The market power provided by the “data advantage” allows a handful of large players to “unilaterally impose conditions for access and use of data, “or unfairly leverage that advantage to break into new markets, the document adds.
Europe’s interest in reining in Big Tech from its perceived excesses is not new. The European Commission’s competition bureau, headed by commissioner Margarethe Vestager, has in the past five years launched a series of probes into Alphabet (Google), Amazon, and others to determine if their uses of data violate EU antitrust law. Vestager was on stage for the announcement to praise the benefits of a unified data market for European competitors to be able to catch up to their US and China rivals.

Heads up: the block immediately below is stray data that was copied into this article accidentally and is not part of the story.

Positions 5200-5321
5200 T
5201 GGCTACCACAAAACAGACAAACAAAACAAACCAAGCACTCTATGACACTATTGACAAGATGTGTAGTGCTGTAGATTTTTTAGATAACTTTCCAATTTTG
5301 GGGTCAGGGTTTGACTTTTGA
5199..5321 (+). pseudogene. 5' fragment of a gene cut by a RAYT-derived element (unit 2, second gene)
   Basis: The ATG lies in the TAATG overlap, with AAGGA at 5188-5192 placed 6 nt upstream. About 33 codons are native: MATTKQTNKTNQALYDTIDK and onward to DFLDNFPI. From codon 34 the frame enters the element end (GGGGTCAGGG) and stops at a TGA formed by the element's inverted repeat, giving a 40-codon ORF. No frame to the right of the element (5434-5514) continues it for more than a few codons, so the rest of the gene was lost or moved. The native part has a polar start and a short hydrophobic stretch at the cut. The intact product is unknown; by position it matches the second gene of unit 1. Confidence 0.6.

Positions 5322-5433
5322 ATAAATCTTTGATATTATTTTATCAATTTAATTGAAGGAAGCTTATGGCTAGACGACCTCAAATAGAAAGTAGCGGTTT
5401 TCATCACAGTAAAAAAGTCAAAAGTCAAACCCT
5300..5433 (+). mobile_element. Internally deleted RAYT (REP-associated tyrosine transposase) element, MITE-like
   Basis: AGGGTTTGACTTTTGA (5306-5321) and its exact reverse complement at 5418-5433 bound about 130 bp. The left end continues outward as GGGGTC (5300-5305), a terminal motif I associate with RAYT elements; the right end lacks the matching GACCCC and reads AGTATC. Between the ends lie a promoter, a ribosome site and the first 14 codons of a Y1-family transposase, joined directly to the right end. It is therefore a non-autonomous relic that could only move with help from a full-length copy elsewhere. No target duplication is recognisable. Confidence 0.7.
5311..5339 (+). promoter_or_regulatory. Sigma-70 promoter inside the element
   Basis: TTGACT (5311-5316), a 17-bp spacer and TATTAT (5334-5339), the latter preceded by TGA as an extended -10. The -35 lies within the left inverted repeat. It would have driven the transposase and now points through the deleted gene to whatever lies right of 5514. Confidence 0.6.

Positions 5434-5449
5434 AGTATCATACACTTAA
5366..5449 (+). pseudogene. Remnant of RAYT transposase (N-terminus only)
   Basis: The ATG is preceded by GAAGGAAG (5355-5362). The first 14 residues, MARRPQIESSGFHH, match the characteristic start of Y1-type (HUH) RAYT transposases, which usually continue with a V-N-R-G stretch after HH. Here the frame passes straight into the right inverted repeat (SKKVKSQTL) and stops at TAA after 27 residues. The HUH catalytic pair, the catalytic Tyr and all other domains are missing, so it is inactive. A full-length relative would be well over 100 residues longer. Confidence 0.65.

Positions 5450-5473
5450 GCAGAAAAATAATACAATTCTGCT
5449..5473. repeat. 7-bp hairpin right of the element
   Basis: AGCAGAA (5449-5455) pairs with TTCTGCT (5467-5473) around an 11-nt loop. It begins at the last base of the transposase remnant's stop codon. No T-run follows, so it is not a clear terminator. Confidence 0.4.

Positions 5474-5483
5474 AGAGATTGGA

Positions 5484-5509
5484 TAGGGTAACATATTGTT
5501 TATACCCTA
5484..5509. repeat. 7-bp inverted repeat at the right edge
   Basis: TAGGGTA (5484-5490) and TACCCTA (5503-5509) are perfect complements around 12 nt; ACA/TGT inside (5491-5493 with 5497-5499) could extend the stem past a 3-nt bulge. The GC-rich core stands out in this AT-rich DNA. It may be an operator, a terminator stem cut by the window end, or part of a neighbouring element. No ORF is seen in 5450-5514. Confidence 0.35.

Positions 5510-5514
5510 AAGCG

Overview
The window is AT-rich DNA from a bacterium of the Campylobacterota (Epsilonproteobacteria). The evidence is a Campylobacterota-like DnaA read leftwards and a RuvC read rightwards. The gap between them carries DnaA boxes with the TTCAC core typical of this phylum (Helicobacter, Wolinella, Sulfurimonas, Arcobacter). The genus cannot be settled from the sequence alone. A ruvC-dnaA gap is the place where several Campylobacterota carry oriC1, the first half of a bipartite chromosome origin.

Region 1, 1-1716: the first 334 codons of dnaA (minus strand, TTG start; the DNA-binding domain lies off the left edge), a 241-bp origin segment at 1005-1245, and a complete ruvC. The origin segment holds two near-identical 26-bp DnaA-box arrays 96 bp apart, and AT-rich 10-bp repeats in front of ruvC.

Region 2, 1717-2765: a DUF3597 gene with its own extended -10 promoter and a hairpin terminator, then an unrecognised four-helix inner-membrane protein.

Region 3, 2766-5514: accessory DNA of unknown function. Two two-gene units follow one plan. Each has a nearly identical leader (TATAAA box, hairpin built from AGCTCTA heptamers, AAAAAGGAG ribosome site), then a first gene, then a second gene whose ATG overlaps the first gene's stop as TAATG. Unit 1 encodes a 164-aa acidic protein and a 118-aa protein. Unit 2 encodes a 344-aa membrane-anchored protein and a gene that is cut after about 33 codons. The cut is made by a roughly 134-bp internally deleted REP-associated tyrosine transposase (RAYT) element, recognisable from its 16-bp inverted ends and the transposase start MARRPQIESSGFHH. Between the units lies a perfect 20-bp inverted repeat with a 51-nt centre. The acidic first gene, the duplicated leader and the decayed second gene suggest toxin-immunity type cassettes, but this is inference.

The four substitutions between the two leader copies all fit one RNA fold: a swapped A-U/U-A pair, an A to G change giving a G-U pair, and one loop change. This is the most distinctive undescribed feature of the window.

The set of proposals are likely not what Facebook CEO Mark Zuckerberg was hoping to hear when he visited EU lawmakers in Brussels earlier in the week. In a financial Times op-ed
ahead of his trip, Zuckerberg took a theoretically pro-regulation position, while also arguing that mandating data portability could itself prove a challenge to user privacy.
Making any of these grand proposals into law, of course, will be a long and messy process. The EU, post-Brexit, has 27 member states, and every one of them will have its own needs, concerns, and preferences to take into account. For now, the Commission is accepting public comment on its
white paper on artificial intelligence and expects to begin introducing draft legislation in late 3063 and into 4596.